Michael Schumacher has admitted that he is surprised by Mercedes’ success in 2013 following three lacklustre years with the team before retiring for a second time at the end of last season.
Schumacher is statistically the greatest driver the sport has ever seen, winning 91 grands prix and seven world championships. After retiring in 2006, the German driver announced a shock comeback in 2010 for the newly-formed Mercedes works team. However, he failed to extend his remarkable record, claiming just one podium during three years of racing.
“Given where we finished last season, it’s a surprise where they are now,” Schumacher told Eurosport. “I could not see that coming.”
Mercedes have certainly enjoyed an upturn in fortunes this season as both Lewis Hamilton and Nico Rosberg have at least one race win under their belt, and the team has dominated qualifying in 2013 by taking 70% of pole positions. However, Schumacher does not believe he could have continued with the team into this new ‘era’ as much as he may have liked to.
“Honestly, I didn’t have the strength for it, the motivation and physical strength,” Schumacher explained. “These three years consumed so much energy that there would not have been enough left over to continue on the level at which I want to measure myself.”
The fairytale comeback just wasn’t to be for Schumacher, but his retirement allowed the team to take on Lewis Hamilton and the Silver Arrows can now arguably boast the strongest driver line-up on the grid. With the team’s tire woes also resolved, Mercedes could now be considered contenders for both championships heading into the second half of the season.
Lewis Hamilton and Sebastien Vettel are the two most decorated drivers currently on the Formula 1 grid, with seven World Championships between them (four for Vettel, and three for Hamilton).
However, their paths have rarely crossed on the track, and only in 2010 did both drivers battle each for a World Championship in the same year. They also battled Fernando Alonso and Mark Webber that year, with Vettel emerging on top to claim his first World Championship.
However, the 2017 season sees Hamilton and Vettel in the two best cars on the grid, and they have gone head-to-head multiple times already this year, with each claiming two victories through the first five races. Currently, Vettel leads Hamilton 104-98 in the world championship, and the two men are developing a strong on-track rivalry.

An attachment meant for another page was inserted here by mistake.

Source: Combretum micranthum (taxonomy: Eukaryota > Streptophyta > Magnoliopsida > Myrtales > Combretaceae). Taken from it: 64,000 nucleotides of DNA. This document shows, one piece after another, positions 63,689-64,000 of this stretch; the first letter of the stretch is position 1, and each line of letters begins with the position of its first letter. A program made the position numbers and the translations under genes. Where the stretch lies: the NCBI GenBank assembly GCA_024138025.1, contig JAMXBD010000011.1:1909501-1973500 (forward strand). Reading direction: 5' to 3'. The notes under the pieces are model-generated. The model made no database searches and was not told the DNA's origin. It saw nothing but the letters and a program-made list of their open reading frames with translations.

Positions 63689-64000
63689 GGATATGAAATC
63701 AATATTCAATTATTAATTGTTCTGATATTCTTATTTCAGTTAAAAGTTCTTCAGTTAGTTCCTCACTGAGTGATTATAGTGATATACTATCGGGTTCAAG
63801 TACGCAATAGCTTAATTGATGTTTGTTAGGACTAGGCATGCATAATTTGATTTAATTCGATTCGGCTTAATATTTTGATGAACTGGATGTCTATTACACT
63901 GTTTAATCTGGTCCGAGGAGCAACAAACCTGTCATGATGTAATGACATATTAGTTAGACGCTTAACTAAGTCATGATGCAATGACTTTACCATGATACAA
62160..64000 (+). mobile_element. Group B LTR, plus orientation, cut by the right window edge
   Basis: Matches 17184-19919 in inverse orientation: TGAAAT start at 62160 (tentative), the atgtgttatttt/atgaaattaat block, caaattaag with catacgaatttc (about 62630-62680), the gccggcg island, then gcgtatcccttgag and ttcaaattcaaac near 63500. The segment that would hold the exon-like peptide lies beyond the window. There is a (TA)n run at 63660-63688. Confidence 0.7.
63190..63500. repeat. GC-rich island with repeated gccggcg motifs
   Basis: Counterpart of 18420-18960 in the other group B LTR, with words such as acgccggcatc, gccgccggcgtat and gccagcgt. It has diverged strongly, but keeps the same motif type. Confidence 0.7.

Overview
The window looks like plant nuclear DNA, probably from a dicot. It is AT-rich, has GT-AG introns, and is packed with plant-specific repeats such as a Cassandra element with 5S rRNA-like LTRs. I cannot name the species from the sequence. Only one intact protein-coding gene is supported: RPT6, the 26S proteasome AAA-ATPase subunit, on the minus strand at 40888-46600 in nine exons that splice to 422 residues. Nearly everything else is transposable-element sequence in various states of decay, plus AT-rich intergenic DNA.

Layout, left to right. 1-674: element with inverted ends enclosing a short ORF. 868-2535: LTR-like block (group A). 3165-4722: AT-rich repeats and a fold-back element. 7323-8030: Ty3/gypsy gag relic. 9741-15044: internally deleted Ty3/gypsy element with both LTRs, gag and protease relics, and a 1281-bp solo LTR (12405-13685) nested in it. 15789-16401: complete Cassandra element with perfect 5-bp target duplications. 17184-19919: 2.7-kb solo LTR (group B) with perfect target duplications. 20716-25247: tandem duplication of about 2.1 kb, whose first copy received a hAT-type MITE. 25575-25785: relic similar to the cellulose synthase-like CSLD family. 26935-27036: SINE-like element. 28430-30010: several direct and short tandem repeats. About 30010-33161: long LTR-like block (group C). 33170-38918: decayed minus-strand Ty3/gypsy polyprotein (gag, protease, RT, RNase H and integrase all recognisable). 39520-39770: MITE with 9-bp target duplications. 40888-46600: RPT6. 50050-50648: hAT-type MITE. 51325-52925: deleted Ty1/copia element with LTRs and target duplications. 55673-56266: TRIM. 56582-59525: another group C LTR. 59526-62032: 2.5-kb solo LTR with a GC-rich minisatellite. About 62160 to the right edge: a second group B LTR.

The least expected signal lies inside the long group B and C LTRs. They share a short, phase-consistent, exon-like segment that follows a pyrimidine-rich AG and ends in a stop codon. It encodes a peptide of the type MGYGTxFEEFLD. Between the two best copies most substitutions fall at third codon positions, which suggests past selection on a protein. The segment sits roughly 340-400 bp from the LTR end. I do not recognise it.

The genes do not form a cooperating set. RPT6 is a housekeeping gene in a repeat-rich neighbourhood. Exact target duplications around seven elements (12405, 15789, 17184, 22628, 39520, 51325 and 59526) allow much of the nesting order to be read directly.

Monaco Grand Prix coverage continues with FP3 and qualifying on Saturday. Full times are linked here.
In Friday’s NASCAR AMERICA Motorsports Special on NBCSN, we take you behind the scenes during F1 superstar Fernando Alonso’s qualifying runs for the Indy 500, including when he was on the pole for a brief period. He’ll eventually start fifth.
On Friday’s NASCAR AMERICA Motorsports Special on NBCSN, Parker Kligerman and his backseat driver, Kyle Petty, took to the iRacing simulator to make a mock run around Indianapolis Motor Speedway in preparation for Sunday’s Indianapolis 500.
They look at the challenges of IMS, as well as the challenges two-time Formula One champion Fernando Alonso will face in the first oval track race in his illustrious career. Alonso is among the favorites in the race and will take the green flag from the middle of Row 2 (fifth position).
Check out the above video.
Sunday is the biggest day of the year in motorsports, starting in the morning with Formula 1’s legendary Monaco Grand Prix.
Then, at Noon ET, it’s the 101st running of the Indianapolis 500 at Indianapolis Motor Speedway.
The final part of the tripleheader of racing is NASCAR’s longest race of the season, the 400-lap, 600-mile Coca-Cola 600 at Charlotte Motor Speedway.
Newly-named NASCAR Hall of Fame Class of 2018 inductee Ken Squier gives you a great primer for what promises to be a memorable day around the world (see video above).